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Frances Ridley Havergal
Serving Jesus Exclusively

At the meeting, Mr. W_____ opened it and then went away.  Then I told them I had meant to sing them beautiful songs of Handel, but I could not and dare not; that I could not, after what my King had shown me last week, sing even partly to please them, it must be “only for my King.”  Then I told them about this “only,” not merely totality of surrender but exclusiveness of allegiance, and how I wanted everyone there to take this step with me that night, and to accept with me “ONLY for Jesus,” as our life motto, henceforth.  To keep my word as to singing, I just sang “Precious Saviour, may I live only for Thee”* (to “Onesimus”).  After prayer, I resumed the subject and then distributed the Consecration Hymns (very systematically done in one minute without disturbance); and, after running through it, asked those and those only to sign their names who meant it.  Oh, M_____, it was such singing, one felt it was so real!
   Then I gave an interval of silent prayer which I felt was a time of real consecration.  I was sure of His presence, so sure that He was  bowing the hearts before Him by the Holy Spirit’s power.  Was it not strange that the first “consecration meeting” I ever came in for should have been in my own hands?
   After, I gave each at the door “Enough.”  I hardly liked giving my own leaflets, but I really couldn’t think of anyting else just suitable for what I wanted.  One, whom I had spoken to after church on Sunday evening, stayed to tell me how bright her hope continued; but she needn’t have spoken, the change of expression was quite enough to tell.  Well, dear M_____, I felt there had been real blessing.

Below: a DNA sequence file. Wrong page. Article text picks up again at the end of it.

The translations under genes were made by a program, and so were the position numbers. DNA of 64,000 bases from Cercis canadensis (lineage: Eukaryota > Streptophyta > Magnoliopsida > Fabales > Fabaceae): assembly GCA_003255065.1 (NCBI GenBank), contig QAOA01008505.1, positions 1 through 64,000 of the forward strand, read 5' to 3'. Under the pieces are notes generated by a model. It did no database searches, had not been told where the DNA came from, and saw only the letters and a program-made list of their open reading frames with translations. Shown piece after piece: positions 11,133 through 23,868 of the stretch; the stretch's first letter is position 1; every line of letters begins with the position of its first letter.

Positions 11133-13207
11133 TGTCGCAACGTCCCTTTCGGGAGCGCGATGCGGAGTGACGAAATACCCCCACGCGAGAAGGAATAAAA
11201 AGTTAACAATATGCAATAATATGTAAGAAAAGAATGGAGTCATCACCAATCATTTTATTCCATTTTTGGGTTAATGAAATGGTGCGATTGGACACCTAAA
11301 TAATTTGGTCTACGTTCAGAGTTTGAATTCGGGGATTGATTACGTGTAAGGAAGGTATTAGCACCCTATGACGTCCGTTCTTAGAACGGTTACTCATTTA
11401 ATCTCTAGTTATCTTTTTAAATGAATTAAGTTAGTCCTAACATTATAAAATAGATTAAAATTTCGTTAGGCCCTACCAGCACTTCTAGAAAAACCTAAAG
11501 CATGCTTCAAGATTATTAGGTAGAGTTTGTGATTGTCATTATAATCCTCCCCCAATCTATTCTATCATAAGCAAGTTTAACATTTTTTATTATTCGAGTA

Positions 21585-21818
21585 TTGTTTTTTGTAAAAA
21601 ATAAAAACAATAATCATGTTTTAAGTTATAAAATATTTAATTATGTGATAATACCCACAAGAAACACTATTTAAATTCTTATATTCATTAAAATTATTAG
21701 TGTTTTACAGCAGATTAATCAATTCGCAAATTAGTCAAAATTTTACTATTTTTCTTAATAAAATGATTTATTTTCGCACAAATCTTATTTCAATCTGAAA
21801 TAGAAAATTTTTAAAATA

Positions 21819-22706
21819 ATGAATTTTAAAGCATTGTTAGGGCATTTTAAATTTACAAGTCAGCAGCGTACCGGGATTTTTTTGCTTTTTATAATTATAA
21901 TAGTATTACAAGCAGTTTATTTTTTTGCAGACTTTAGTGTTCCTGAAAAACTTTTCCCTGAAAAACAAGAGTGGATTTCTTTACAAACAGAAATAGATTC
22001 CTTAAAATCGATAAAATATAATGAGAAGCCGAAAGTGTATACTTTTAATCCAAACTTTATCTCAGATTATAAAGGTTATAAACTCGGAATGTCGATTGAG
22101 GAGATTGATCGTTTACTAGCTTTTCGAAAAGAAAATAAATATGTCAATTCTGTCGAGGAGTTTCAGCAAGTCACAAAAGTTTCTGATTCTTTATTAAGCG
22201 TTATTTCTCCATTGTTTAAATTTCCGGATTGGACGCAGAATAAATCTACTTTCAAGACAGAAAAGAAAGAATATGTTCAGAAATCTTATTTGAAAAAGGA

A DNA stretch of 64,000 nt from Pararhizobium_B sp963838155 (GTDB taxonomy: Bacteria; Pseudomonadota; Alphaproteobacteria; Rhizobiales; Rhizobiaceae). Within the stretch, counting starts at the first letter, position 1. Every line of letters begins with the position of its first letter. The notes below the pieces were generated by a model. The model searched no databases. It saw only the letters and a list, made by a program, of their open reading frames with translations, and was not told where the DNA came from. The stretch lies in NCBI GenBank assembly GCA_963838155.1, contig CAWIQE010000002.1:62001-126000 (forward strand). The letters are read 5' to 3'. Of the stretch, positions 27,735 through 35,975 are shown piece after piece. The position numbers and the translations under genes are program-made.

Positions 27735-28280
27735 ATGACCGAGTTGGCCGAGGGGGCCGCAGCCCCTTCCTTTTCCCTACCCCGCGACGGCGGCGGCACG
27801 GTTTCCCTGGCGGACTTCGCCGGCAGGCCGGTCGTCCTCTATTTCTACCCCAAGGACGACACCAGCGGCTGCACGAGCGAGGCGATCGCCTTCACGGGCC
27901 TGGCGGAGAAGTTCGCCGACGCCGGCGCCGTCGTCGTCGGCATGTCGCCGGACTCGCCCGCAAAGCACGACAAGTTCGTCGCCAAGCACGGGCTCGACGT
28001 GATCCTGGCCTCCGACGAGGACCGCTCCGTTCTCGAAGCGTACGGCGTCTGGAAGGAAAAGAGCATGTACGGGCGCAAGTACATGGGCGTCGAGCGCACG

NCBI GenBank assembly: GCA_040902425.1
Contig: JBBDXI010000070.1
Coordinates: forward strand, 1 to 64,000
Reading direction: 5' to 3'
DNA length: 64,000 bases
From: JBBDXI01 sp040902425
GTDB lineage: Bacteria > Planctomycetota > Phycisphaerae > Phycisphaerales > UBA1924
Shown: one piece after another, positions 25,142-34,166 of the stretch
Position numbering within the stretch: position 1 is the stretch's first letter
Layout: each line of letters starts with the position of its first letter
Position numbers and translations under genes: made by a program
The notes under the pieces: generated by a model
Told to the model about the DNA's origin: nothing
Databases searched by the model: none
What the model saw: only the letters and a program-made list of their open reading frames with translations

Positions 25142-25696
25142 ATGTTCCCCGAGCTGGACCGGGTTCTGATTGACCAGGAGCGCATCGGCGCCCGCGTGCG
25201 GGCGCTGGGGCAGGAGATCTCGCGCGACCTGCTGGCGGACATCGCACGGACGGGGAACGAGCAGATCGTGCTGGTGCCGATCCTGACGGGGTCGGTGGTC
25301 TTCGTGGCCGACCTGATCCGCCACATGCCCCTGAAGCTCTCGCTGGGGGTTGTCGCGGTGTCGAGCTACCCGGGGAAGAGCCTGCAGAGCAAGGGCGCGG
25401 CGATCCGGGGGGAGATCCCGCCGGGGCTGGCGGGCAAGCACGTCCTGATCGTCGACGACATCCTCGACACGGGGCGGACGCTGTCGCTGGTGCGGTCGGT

. . .I came to Newport with the idea of not being responsible for any one’s soul at all!  I enjoyed the first three days in a general sort of way, but no real gain to myself.  I declined addressing the Y.W.C.A. meeting, but was present and was asked to sing.  I sang my arrangement of Isaiah xii.  After a few more words, and prayer from Mr. W_____, I sang for them “When thou passest.”*  After that I had to shake hands with many.  It was all very nice but not real work.  I felt dissatisfied, notwithstanding the affectionate greetings and thanks for singing.  Saturday I said I should like to go to work, and went with Mr. W______ to the Infirmary.  In the women’s ward I read and prayed and sang, and then spoke to each alone.  I saw there was sowing and reaping work wanted, and many entreated me to come again.  When I went again God sent much blessing.  One, very suffering, and who had a most distressed expression the day before, had found peace soon after I left her.  She lay looking so happy, saying, “I’ve left it all with Him now, and oh it’s so beautiful!”  Another a moping groping Christian, told me that the words God helped me to say to her lifted her straight up into the sunlight.  Before I left the ward, I do think another was enabled by God’s Spirit to trust in the Lord Jesus.  From that time, it pleased God to send such continuous blessing.  But (I hardly know how it began, I think from my own couplet “. . .let me sing, Always, only, for my King,” in connection with that Thursday evening) somehow I felt that on both sides, singer and listeners, it was not really “only for Him,” but too much of F.R.H.  The word “only” seemed to be pressed on my own heart.  I saw it as I never saw it before, and that the “all for Jesus” must be supplemented and sealed with “only for Jesus.”  It was a great and humbling revelation to me of failure in full consecration, where I really did not see it before; and of course, I dare not and would not hold back from accepting and following, at any cost, what I felt God’s Holy Spirit was teaching me.  I felt I could not, and would not, sing again the next Thursday as before, and that I must pass on this “only” to the Y.W.C.A.  Then I had copies printed of the Consecration Hymn, and had my name left out, and a blank line instead for the signature, which each might fill up alone and prayerfully.

Taken From Maria Havergal's Memorials of Frances Ridley Havergal, pp. 166,167


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